Matthew Peltier, Head of Film, Brands2Life
This week marks the first (but certainly not the last) time when someone asked us whether we could just use AI to make an entire brand film. We loved the question – we’re fully ready for a future where AI can complete a production project while we take our lunch break. But we’re not there yet.
AI has become a buzzword not only in the digital media industry, but in our everyday lives. The recent launch of OpenAI’s Sora, a text-to-video AI model that can take your written prompts and turn them into lifelike video clips, has been great for introducing a broader audience to AI video and content creation.
In fact, it has catapulted the conversation around the future of video production into the mouths of filmmakers, client and audience alike. Will it destroy the production industry? Will it render creators redundant? Will we be able to have a machine fully create a brand video without the need of any help?
No, or at least not yet.
From content creation to distribution, AI is already optimising various aspects of the video production process. But what does it really mean to use AI for video? Can we make an entire brand video just using AI? And how can we make the most of its potential without compromising on quality and creativity?
To answer that, it’s useful to clarify what we mean by AI.
AI is a broad term that encompasses different technologies, such as machine learning, natural language processing, computer vision, and speech recognition. These technologies enable machines to perform tasks that normally require human intelligence, such as understanding language, recognising images, or, most importantly, generating content.
However, AI is not a magic wand that can do anything. It’s trained on large datasets of existing data, which means it can only replicate what it has learned from the data. It cannot create something truly new or original, nor can it understand the context, purpose, or audience of the content it produces. It also has limitations and biases, depending on the quality and diversity of the data it is fed with.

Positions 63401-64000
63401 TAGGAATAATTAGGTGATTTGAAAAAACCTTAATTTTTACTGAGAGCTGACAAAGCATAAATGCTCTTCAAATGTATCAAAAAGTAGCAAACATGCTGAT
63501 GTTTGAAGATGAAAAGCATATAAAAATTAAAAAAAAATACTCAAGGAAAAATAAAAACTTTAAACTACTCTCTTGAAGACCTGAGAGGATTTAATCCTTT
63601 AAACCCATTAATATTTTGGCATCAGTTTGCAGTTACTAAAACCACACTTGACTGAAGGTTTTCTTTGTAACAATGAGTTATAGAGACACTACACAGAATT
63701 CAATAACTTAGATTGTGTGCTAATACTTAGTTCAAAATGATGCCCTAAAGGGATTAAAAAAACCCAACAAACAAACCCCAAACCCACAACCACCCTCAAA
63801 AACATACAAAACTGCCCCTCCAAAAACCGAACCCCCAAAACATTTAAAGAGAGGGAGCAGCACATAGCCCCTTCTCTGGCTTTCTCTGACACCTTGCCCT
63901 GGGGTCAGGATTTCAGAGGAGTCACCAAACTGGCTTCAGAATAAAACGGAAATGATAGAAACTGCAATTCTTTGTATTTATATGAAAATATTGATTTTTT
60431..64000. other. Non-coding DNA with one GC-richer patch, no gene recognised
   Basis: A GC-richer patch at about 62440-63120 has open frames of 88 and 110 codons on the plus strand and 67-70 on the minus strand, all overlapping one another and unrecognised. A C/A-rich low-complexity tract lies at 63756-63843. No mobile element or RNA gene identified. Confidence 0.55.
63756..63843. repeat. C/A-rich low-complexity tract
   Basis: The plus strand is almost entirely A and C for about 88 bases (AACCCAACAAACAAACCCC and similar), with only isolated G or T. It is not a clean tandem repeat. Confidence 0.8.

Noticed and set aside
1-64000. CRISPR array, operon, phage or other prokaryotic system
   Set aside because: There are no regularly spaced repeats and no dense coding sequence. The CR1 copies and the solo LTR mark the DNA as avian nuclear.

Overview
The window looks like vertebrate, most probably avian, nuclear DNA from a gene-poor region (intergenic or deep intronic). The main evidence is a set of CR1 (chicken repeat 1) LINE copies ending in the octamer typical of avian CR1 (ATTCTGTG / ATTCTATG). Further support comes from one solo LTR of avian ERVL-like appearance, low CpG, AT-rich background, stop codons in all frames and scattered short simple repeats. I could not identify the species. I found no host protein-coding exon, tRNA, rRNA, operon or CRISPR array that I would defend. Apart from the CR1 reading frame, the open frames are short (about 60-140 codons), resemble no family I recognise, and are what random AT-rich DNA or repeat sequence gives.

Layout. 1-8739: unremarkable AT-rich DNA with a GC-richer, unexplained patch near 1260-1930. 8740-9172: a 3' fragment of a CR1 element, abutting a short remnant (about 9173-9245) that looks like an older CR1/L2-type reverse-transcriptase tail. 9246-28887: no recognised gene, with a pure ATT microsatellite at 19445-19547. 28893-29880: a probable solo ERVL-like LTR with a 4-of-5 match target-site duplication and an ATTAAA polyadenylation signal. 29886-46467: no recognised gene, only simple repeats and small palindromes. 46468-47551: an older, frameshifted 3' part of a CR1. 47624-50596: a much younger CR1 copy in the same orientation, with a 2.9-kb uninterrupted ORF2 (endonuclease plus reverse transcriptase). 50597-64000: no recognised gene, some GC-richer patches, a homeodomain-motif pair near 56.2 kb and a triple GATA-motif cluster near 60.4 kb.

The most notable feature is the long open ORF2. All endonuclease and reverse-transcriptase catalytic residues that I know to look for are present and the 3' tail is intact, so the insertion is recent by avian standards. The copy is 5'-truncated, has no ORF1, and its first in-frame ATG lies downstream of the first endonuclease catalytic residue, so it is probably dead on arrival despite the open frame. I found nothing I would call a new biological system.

So, the short answer to ‘can you just AI it?’ is no.
Firstly, AI can’t yet understand the nuances of your brand message, how your audience feels about you and your products, and how best to take these learnings onboard when creating a video. That requires emotion and empathy. Do you think AI understands an emotional response to a brand or a piece of content? Absolutely not.
A great example of this is last year’s ‘new’ Beatles track. Using part written lyrics that were never recorded in the studio, and a detailed understanding of the John Lennon’s wants, for all intents purposes this is a new recording from The Beatles. While it’s amazing to see what AI has been able to do, it lacks the undefinable brilliance that Paul, John, George and Ringo gave the band’s output when working together, for real.
Another limitation of AI is that it struggles to understand what from your brand guidelines is rigid and unmovable and what can be interpreted and built on. It struggles with concepts ethics and bias too.
There is also the question of copyright management. Until, collectively, there are systems and rules in place around this, there is a risk that brands could suffer the consequence of source media owners being able to track and reprimand/chastise/blame those who have taken from them via AI generated creative.
All of this tells us that we cannot just rely on AI to create engaging and effective videos for them. We need human input, creativity, and judgment to ensure that the videos meet their objectives and expectations.
Our film team has been using AI for several years. From transcribing text, colour grading, subtitling and translations, to more recently providing full voice-overs for our films, in multiple languages.
We’ve used it to follow our presenters on dynamic gimbals (a camera tripod that can go in any direction) and drones in the air. These products have made our lives easier, our work quicker and the final production a higher value, because the time and resource saved meant we could invest it in building bigger and better and more impactful finished films including storytelling, branding, and messaging.
But all of these solutions still require human guidance and instruction, as well as person-led decisions based on emotion and on empathy and artistic choice.
As a film team, we see ourselves as guardians to our client’s brands, which is why our Better Stories | Bigger Impact approach has never been more important in the era of AI, ensuring that our films are based on true audience insight, combined with the best creative.
So in short, we see AI as a collaborator; a complementary tool that will make content creation more efficient. It can be a powerful ally for video, but it cannot replace human expertise and intuition. We believe that the best way to use AI for video is to combine it with human oversight and collaboration, to create videos that are not only efficient and accurate, but also engaging and authentic.
Has this blogged sparked some thoughts or questions – we’d love to discuss in more detail. Drop us a note at: [email protected].